Unlike in many western democracies, in the United States the mechanisms through which elections are run (collectively referred to as election administration) are generally managed at the state and local rather than the national level - by 50 state laws across 4,600 jurisdictions and overseen by 13,000 administrators. This variation in oversight and practice, alongside technological and other challenges, contribute to a myriad of problems that impact citizens' ability to vote and to have their vote counted. These problems include the long lines referenced in President Obama's 2012 election night victory speech, which served as the impetus for the creation of the Federal Election Assistance Commission (EAC) in 2013. The EAC has a broad mandate to explore possibilities ranging from improving poll worker recruitment and training to the management of voter rolls, but only a six month window in which to assess the problem and devise recommendations. This relatively narrow window and the political prominence of the effort creates both a challenge and an opportunity to advance research and identify promising reforms that otherwise would take years to develop. This grant would support America's top political scientists in election administration to assemble the best research available and to communicate that research to both the EAC and the public in the development of the EAC's finding and recommendations.
About the Grantee
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Grants to this Grantee
for J-PAL’s core efforts to reduce poverty by informing policy and practice with evidence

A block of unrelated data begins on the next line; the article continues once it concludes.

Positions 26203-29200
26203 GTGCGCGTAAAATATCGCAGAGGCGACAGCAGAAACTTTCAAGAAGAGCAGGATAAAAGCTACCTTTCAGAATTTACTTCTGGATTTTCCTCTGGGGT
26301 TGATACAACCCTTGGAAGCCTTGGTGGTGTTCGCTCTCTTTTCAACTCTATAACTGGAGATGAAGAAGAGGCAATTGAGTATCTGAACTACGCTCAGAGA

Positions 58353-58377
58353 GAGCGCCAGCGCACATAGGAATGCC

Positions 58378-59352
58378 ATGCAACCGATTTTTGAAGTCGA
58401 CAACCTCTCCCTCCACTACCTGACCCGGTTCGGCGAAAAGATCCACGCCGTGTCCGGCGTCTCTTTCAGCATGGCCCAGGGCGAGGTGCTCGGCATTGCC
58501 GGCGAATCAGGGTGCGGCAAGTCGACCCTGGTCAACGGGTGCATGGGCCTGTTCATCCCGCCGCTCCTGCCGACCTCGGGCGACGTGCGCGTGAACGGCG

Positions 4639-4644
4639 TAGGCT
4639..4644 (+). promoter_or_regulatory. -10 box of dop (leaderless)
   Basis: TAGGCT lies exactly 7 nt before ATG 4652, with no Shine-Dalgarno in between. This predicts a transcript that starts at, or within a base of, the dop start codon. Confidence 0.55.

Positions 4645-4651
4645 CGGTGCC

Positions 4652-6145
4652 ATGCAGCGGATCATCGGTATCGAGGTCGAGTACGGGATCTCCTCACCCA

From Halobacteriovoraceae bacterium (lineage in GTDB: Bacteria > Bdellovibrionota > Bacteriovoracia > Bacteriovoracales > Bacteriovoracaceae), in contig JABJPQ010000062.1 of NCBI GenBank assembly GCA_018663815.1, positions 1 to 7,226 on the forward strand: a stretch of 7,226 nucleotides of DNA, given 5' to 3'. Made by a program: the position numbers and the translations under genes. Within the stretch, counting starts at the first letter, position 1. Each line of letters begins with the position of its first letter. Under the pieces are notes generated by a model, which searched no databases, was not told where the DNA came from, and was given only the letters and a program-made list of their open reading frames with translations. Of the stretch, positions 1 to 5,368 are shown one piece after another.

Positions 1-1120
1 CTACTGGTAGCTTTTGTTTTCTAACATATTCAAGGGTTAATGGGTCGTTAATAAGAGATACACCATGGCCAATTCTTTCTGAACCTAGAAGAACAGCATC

The Abdul Latif Jameel Poverty Action Lab (J-PAL) at the Massachusetts Institute of Technology was founded on the belief that anti-poverty programs can be made more effective — thus creating positive change in the lives of the poor — if policymakers have access to rigorous scientific evidence on what works and the capacities to apply it. J-PAL pursues three goals: (a) developing the capacity of researchers (including those from low- and middle-income countries) to lead randomized impact evaluations; (b) generating evidence through randomized evaluations that respond to pressing policy problems; and (c) promoting the systematic use and adaptation of evidence in informing policy windows and decision-making processes through tailored synthesis, targeted outreach, and technical assistance. These broad goals lay the foundation for achieving J-PAL's ultimate objective, which aligns with our Evidence-Informed Policymaking strategy: to improve the lives of the poor globally by closing the gap between research, policy, and practice.
for a joint position in Electrical Engineering and Computer Science and Economics
The mission of the MIT Stephen A. Schwarzman College of Computing is to address the opportunities and challenges of the computing age — from hardware to software to algorithms to artificial intelligence — by transforming the capabilities of academia in the three key areas: computing fields, computing across disciplines, and social and ethical aspects of computing. This grant supports a dual position in the departments of Electrical Engineering and Computer Science and Economics at MIT, with the goal of catalyzing the integration of behavioral science into computer science.